3 Easy Wins for Your SEO Strategy

At the end of the day, when it comes to building a successful, blossoming business, you can tick every other marketing box, including professional, slick branding, in-depth research into both your audience and main competitors, on top of nailing a strong social media presence. However, if the traffic isn’t there, your website may never fully reach its potential and take off. That’s why you need to ensure one very key element is included across your marketing strategy – SEO.

An abbreviation for Search Engine Optimisation, SEO strategy hones in on the content appearing on your site and puts into motion certain signals that alert search engines your website is one worth prioritising and ranking highly in search results. In turn, this makes your website easier to find when users input certain queries to their search bar and draws in the kind of audience you’re hoping to hook, line and sinker.


  • Offer valuable, quality content


There are plenty of tricks in the SEO handbook surrounding content, from keyword ratios to outbound links, but in order to find any success with them they need to be executed well and with your potential users in mind. That’s where this idea of quality content comes into the mix. Whilst the use of particular keywords can help to see you sitting above the fold for certain search results, overuse can make copy read quite sloppily and really take away from that all-important user experience. You want your content to read well, show authority on the subject-matter and actually give something to users, whether that’s further knowledge or a service.

As well as piecing together well-informed and well-written copy, then, this also means bringing together a collection of trusted sources to back your ideas, with appropriate, quality outbound links to your sources, as well as offering further reading for your user. Much like an academic essay, these credentials give well-rounded information. What’s more, linking out is more likely to draw others to link to your content. Just ensure the links you choose are to quality websites and actually add value to what you’re saying.

Ultimately content on your website should read organically. The likes of Google will see through content that is created purely in the hope of ranking. Remember that you’re looking for a human being to visit your website and therefore it should showcase something you can be proud of.

  1. Pay attention to the small details

When it comes to producing a website of quality, you need to ensure you’re painting a full picture and offering a smooth pathway from beginning to end for all visitors on your website. This includes things like unique, snappy meta descriptions and titles that highlight why the page might be relevant to a user, as well as depicting you host the most up-to-date information. As the meta title and description are what is displayed in search results, for much of your traffic, this may be the first point in which a user interacts with your site, so it’s a good idea to paint a good first impression.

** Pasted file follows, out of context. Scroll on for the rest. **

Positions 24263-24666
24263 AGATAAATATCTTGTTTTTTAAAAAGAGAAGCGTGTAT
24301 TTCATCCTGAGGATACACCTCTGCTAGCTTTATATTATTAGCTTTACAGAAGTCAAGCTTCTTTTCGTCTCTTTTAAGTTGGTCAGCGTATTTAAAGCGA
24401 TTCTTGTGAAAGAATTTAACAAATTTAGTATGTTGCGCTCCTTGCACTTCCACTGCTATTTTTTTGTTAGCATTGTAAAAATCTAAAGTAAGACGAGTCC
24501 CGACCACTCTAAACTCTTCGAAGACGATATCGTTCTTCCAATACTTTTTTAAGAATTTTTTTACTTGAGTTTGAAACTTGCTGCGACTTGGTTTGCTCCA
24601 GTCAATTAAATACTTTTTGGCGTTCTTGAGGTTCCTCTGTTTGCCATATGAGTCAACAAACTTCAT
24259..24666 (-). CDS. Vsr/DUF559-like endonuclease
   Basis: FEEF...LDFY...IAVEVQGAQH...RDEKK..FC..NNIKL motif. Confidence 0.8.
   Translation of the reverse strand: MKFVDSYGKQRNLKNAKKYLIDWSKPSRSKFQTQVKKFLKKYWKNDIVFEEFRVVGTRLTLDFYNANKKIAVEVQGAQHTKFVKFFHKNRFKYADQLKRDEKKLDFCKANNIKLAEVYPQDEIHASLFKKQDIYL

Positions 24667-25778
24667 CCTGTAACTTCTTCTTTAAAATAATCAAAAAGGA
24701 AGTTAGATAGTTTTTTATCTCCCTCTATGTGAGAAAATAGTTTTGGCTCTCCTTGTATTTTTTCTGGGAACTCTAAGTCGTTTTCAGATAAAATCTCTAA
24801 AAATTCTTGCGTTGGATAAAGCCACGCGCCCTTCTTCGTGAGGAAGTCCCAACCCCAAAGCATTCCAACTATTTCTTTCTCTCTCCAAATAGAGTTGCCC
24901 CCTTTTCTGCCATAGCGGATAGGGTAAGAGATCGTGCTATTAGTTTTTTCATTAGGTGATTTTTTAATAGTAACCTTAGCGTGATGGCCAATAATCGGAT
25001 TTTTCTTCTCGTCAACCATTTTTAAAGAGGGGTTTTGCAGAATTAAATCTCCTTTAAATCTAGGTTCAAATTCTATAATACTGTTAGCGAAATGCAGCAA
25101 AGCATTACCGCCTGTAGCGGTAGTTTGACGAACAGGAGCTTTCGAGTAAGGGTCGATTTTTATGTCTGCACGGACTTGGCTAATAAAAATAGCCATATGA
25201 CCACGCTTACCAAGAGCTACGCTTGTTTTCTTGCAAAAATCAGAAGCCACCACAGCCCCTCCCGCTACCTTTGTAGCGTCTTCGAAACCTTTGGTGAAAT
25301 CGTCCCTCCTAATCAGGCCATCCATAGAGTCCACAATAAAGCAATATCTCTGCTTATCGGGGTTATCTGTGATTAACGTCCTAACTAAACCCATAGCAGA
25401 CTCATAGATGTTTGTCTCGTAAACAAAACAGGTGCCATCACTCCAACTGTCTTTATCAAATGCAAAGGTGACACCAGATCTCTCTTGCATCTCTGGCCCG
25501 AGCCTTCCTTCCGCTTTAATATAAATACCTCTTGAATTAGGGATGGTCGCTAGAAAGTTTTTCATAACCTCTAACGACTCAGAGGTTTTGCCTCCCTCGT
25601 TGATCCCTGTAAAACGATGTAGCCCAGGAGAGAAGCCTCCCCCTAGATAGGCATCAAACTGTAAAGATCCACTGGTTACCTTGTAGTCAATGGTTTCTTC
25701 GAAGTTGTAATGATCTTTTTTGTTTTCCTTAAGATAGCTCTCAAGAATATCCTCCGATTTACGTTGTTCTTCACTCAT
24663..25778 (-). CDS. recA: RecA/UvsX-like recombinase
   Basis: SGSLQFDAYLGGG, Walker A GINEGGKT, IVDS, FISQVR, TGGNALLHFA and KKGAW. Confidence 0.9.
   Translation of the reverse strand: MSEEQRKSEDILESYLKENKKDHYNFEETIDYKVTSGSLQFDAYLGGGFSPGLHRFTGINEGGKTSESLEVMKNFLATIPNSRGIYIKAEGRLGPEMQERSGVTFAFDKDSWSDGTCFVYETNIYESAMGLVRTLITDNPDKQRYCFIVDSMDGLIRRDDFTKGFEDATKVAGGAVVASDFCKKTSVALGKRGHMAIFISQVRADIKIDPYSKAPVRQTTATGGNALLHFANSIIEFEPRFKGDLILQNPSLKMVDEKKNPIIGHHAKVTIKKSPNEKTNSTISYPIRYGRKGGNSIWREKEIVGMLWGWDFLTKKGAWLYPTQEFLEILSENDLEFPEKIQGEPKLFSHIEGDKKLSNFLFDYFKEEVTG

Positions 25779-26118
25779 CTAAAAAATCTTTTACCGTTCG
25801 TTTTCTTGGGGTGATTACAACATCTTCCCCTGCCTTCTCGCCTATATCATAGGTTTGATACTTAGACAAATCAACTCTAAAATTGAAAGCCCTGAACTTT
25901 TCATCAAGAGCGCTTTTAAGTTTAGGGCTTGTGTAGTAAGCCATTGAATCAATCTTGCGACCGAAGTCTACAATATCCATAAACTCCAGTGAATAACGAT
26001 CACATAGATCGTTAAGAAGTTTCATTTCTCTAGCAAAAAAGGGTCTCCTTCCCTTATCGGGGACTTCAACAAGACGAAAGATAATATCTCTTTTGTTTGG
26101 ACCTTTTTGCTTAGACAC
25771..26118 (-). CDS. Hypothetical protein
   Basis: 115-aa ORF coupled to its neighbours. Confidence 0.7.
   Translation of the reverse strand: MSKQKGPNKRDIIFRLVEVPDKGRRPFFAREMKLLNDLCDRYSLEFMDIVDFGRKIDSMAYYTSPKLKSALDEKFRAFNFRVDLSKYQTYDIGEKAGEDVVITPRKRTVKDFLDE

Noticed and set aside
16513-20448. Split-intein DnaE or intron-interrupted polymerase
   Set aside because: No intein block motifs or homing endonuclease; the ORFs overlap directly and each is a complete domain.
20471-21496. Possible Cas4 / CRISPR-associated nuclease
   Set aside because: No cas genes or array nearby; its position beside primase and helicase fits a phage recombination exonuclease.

Whilst we’re taught we shouldn’t judge a book by its cover, it’s true that users may think about looking twice at a website that looks like it hasn’t been touched since the early noughties. Website design is important, appealing visually to your visitors with a website they’d be happy to scroll through. This goes for website loading speeds, too. In a time of short attention spans, nobody wants to be waiting more than a couple of seconds for a website to load. Check in on your loading speeds to guarantee a swift experience for all and avoid putting them off at the first hurdle when hopping onto your site.

  1. Utilise analytical tools

Whether you’re doing research into the best keywords to target or you want to keep a close eye on your website’s performance, it’s a good idea to have the right tools at your disposal from the offset. This allows you to track traffic and so on right from the word go and have a broad picture as time goes on, allowing you to spot patterns, drops and influxes, meaning you know exactly what you’re doing right and wrong in those instances. 

Tools like Google Analytics and Google Search Console are fantastic for, with the former, tracking traffic and further insight of location, age range and so on, whilst the latter offers an abundance of tools including pushing Google to cache pages and looking up competitive keywords.

Of course, there are plenty of tools out there to utilise, so it’s worth doing your research, deciding what you want out of your tool, where your priorities lie and which tool can offer the most bang for buck.